Larval form of the Isabella Tiger Moth. This critter manufactures its own blood-antifreeze. Common folklore has it the severity of the coming winter can be predicted by the amount of black on the banded woolly bear, the Isabella tiger moth’s caterpillar. However, the relative width of the black band varies with age, and has nothing whatsoever to do with weather (Wagner 2005). Isabella tiger moth caterpillars overwinter, surviving freezing weather by producing their own antifreeze, with which their cells are infused.
Setae (bristles) in extreme closeup. The orange ellipses are the spiracles through which the creature breathes.
Fig. 1—Diagram of a caterpillar. Fig. 2—Frontal view of caterpillar head.
The head bears 6 lateral eyes (the stemmata) that are usually arranged in a crude circle. Other insect larvae resembling caterpillars have only a single lateral eye.
Short antennae are positioned between the mouthparts and the lateral eyes. The labrum, or upper lip, may be cleft, with the notch engaging the leaf while the larva is feeding. A second diagnostic feature shared by all true caterpillars is an inverted Y that runs down the middle of the face (figure 2). The lower arms of the Y delimit the frons, or frontal triangle; the upper portion extends back to the thorax. The 3 thoracic segments each bear a pair of segmented (true) legs with a terminal claw, the thoracic legs. On the dorsal, or upper side, of the first thoracic segment, there is commonly a hardened plate called the prothoracic shield.
The abdomen is composed of 10 segments. Most caterpillars possess 4 pairs of fleshy, unsegmented midabdominal prolegs on their third, fourth, fifth, and sixth segments and a pair of anal prolegs on the last segment. Because exceptions are numerous, the number and relative size of the prolegs is often important in the recognition of families. The prolegs bear a series of hooks, called crochets, that are used by the caterpillar to engage the substrate and maintain their purchase. The number, size, and arrangement of the crochets are often useful in identification.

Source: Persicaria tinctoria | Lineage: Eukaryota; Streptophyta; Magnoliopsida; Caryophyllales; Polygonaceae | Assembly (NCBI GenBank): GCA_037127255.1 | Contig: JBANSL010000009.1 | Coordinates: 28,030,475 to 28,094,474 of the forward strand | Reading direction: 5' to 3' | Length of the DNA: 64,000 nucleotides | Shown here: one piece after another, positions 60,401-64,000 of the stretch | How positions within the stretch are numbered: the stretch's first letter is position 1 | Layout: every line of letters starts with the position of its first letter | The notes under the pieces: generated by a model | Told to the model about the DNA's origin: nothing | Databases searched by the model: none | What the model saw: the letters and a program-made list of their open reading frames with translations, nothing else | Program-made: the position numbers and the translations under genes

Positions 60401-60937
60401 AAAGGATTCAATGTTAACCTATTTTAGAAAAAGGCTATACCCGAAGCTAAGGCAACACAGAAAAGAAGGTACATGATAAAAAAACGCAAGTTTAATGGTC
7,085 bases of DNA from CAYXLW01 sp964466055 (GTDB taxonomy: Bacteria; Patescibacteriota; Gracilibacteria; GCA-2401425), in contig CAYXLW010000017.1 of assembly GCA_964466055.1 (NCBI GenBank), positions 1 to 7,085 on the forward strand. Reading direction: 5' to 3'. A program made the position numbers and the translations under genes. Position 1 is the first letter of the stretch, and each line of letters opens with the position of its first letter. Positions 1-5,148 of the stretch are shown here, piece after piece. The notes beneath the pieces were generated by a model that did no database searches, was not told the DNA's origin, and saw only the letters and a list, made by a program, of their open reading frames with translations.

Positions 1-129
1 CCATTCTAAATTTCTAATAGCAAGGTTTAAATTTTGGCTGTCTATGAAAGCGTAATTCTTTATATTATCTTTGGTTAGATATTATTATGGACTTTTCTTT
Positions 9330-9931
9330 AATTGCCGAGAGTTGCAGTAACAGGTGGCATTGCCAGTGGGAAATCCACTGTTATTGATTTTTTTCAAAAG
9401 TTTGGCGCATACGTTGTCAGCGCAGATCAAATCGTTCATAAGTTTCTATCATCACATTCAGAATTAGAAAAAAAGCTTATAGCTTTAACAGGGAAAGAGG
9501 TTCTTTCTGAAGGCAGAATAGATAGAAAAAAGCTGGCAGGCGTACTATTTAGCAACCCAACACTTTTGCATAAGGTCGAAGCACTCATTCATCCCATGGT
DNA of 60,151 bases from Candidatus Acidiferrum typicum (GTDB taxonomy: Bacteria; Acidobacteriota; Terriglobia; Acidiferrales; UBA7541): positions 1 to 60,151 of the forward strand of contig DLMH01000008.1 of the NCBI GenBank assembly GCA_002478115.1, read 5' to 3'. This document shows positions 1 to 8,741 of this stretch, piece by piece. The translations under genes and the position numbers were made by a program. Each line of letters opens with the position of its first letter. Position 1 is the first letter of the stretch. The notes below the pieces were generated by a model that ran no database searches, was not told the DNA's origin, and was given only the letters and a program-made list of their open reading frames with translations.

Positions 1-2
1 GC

The integument, or skin, bears variously modified setae (the brownish-red structures seen here). These may be short or long, stiff or downy, sharpened apically or paddlelike; some resemble hairs, others are peglike, scalelike, or spinelike. In a few silkworm, slug, and puss caterpillars, the larvae may inflict a painful sting with specialized poison-filled setae. The banded woolly bear has no such poison structures, although the setae may irritate skin.
Many adults and larvae of the tiger moth family are diurnal, that is, they are active during the daytime. The woolly bear caterpillars are familiar to many because of this habit; they can often be seen traveling along the ground or crawling amidst low vegetation. These encounters are often the first many children have with the moths, and the “woolly” aspect of these creatures should be used to illustrate a key difference with caterpillars of many common butterflies (which are more properly called larvae).
1. United States Geological Survey, Caterpillars of Eastern Forests (morphology)